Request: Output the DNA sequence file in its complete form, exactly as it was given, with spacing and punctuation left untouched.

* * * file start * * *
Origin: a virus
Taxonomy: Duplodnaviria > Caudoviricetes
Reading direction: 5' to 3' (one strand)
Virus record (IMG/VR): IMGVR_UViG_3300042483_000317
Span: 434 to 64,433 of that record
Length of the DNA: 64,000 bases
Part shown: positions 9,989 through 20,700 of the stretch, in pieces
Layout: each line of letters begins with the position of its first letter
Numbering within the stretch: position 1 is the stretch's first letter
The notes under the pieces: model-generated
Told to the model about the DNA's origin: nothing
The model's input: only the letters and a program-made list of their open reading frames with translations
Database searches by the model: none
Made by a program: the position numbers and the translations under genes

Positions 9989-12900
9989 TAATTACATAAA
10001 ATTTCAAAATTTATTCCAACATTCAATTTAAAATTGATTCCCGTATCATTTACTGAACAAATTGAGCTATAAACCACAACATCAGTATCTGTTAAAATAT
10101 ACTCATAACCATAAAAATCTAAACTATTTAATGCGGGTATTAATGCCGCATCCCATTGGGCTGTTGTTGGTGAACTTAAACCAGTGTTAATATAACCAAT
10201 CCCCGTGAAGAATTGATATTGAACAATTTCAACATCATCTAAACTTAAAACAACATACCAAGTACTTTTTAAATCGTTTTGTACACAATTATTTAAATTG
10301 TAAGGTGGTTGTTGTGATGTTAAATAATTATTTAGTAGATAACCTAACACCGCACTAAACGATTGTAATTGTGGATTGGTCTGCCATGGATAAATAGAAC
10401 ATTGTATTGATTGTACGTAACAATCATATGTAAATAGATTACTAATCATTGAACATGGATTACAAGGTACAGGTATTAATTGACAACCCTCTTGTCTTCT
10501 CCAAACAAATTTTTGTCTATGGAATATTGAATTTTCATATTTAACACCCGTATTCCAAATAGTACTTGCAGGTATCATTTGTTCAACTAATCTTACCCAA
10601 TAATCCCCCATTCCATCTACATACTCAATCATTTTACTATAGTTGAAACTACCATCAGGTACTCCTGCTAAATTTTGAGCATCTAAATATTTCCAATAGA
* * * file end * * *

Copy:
Origin: a virus
Taxonomy: Duplodnaviria > Caudoviricetes
Reading direction: 5' to 3' (one strand)
Virus record (IMG/VR): IMGVR_UViG_3300042483_000317
Span: 434 to 64,433 of that record
Length of the DNA: 64,000 bases
Part shown: positions 9,989 through 20,700 of the stretch, in pieces
Layout: each line of letters begins with the position of its first letter
Numbering within the stretch: position 1 is the stretch's first letter
The notes under the pieces: model-generated
Told to the model about the DNA's origin: nothing
The model's input: only the letters and a program-made list of their open reading frames with translations
Database searches by the model: none
Made by a program: the position numbers and the translations under genes

Positions 9989-12900
9989 TAATTACATAAA
10001 ATTTCAAAATTTATTCCAACATTCAATTTAAAATTGATTCCCGTATCATTTACTGAACAAATTGAGCTATAAACCACAACATCAGTATCTGTTAAAATAT
10101 ACTCATAACCATAAAAATCTAAACTATTTAATGCGGGTATTAATGCCGCATCCCATTGGGCTGTTGTTGGTGAACTTAAACCAGTGTTAATATAACCAAT
10201 CCCCGTGAAGAATTGATATTGAACAATTTCAACATCATCTAAACTTAAAACAACATACCAAGTACTTTTTAAATCGTTTTGTACACAATTATTTAAATTG
10301 TAAGGTGGTTGTTGTGATGTTAAATAATTATTTAGTAGATAACCTAACACCGCACTAAACGATTGTAATTGTGGATTGGTCTGCCATGGATAAATAGAAC
10401 ATTGTATTGATTGTACGTAACAATCATATGTAAATAGATTACTAATCATTGAACATGGATTACAAGGTACAGGTATTAATTGACAACCCTCTTGTCTTCT
10501 CCAAACAAATTTTTGTCTATGGAATATTGAATTTTCATATTTAACACCCGTATTCCAAATAGTACTTGCAGGTATCATTTGTTCAACTAATCTTACCCAA
10601 TAATCCCCCATTCCATCTACATACTCAATCATTTTACTATAGTTGAAACTACCATCAGGTACTCCTGCTAAATTTTGAGCATCTAAATATTTCCAATAGA